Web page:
How Much Does Metal Roofing Cost? Pricing Steel, Aluminum, Copper, Zinc And Galvanized

By Shawn Zuver, editorial/content director

How much does metal roofing cost?

It’s a straightforward question and one that I’d imagine is asked hundreds, if not thousands, of times a day across the world. My standard response is “It depends”. Admittedly, this is a weak reply but, unfortunately, it’s really the best that I can initially offer despite having been involved in this industry since the mid-1980s. If you have a few minutes, I’ll try to explain.

I’ll start by saying that it’s possible to go to a lumberyard and pick up a very basic screw-down roof panel, with a light galvanized coating, for less than $1 per square foot. To verify this, about $65 per square (100 sq. ft.) was advertised in my local morning newspaper today. It’s not something that most of us would want to use on our homes or for most other roof applications, but the product does exist. You also need to consider that this is a price for the panel only—no fasteners (screws), underlayment or any of the other things that may be needed to complete the job. It also doesn’t include labor.

I’d also like to point out that the question of roof cost has different levels, depending on where you stand in the construction process. As a roofer, you may simply want to know the cost of the materials. As an architect, you may be looking for material cost plus labor. As a building owner or home owner, you might likely want to know an all-inclusive cost, from start to finish. Each participant has a different perspective and needs, when asking about roofing cost…and that’s before we throw in other variables.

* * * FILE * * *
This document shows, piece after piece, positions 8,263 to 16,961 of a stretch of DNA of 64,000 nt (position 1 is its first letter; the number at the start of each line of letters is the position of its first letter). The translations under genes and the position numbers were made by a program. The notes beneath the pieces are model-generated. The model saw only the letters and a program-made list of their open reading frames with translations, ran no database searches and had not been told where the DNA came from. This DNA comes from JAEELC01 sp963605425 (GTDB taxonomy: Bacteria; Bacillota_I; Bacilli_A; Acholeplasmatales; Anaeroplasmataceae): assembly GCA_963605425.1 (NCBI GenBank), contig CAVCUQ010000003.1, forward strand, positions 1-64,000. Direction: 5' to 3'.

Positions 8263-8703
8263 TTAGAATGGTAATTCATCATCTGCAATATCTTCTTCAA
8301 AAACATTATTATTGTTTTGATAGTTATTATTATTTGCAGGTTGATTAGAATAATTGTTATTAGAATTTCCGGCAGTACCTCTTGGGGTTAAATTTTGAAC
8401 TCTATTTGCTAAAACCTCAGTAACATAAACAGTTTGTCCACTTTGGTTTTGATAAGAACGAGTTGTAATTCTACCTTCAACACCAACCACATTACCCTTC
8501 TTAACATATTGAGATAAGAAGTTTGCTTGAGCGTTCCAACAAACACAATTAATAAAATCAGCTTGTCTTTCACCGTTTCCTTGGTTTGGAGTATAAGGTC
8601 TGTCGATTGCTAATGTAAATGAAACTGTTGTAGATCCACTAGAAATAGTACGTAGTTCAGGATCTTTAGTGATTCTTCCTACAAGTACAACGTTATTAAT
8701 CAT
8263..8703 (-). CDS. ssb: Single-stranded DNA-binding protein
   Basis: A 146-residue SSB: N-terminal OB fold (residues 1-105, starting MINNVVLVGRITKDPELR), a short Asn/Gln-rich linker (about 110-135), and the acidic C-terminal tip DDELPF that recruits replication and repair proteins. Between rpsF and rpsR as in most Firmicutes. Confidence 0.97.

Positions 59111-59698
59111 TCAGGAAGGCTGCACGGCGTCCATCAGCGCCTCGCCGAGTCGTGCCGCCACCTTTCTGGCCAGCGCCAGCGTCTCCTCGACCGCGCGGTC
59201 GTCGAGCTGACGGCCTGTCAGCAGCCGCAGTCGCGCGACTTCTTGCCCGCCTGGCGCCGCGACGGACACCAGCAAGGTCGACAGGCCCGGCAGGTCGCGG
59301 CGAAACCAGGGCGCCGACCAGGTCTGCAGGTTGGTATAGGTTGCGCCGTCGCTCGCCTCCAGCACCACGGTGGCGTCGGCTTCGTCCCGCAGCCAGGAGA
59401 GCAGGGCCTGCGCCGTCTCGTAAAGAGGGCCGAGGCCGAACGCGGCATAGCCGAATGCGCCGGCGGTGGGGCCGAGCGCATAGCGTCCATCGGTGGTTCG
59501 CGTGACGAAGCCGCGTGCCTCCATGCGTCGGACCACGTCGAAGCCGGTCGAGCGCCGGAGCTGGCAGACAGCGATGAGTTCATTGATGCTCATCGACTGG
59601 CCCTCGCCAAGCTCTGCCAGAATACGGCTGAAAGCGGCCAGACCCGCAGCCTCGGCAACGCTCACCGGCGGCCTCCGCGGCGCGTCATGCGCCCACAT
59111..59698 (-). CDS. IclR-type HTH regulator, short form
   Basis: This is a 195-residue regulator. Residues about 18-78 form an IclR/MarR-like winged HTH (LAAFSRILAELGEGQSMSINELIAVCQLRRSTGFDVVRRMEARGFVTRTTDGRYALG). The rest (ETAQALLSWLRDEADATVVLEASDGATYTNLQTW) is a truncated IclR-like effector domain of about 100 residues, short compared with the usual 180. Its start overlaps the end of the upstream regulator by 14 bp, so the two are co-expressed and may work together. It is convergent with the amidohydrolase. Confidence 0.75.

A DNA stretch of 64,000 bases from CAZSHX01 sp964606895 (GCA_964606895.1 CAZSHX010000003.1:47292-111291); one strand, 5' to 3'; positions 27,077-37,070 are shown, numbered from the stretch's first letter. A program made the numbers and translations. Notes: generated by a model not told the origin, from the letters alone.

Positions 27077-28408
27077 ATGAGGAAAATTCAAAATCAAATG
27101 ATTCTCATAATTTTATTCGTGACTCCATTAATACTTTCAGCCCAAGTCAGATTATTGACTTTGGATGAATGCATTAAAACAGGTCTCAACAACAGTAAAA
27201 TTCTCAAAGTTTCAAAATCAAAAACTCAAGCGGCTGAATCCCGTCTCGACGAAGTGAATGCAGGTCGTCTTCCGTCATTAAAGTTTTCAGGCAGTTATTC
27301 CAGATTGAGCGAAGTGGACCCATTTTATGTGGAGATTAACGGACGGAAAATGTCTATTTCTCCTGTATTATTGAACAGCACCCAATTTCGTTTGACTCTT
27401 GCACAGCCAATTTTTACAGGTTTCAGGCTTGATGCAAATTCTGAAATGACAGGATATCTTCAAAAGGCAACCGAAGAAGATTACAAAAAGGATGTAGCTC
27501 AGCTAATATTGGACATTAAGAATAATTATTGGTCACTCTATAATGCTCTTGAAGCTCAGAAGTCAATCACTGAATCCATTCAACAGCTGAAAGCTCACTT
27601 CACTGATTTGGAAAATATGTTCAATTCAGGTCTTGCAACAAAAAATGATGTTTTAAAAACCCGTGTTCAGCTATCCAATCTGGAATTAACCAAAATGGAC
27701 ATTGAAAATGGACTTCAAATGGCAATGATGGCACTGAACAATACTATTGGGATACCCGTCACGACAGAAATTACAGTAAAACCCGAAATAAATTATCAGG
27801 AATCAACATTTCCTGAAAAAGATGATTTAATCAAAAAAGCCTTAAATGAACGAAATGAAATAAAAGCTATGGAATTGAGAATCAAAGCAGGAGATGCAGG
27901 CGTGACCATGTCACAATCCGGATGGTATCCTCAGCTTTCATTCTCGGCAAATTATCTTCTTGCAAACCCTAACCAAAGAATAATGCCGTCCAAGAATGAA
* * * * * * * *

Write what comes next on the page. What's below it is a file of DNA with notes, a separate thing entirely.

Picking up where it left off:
I’d like to approach the question of roofing cost by assuming that we’re interested in an all-inclusive quote. With that in mind, here are just a few things to consider.


Metal roofing covers a wide range of substrate materials—such as steel, aluminum, zinc, copper, terne-coated stainless steel, Galvalume-coated steel and many others. You also need to factor in thickness (often referenced by gauge or weight) and any coating, such as paint finishes, if applicable. For example, painted galvanized is typically more expensive than bare galvanized, copper costs more than Galvalume-coated steel, zinc costs more than aluminum—in most cases this is because these metals are affected by commodity markets and inherent quality, as well as other forces of supply and demand.

The metal roofing profile will also affect cost. Standing seam and tile profiles can generally be expected to cost more than R-panel profiles which are often, though not exclusively, associated with agricultural and industrial use. There are also many other materials—trim, flashing, vents, roof curbs, standing seam roof clips, sealants, fasteners, etc.—that may be required, depending on the needs of each particular job. Materials that have been tested to higher standards, such as optimum wind uplift and corrosion resistance, should also have higher prices.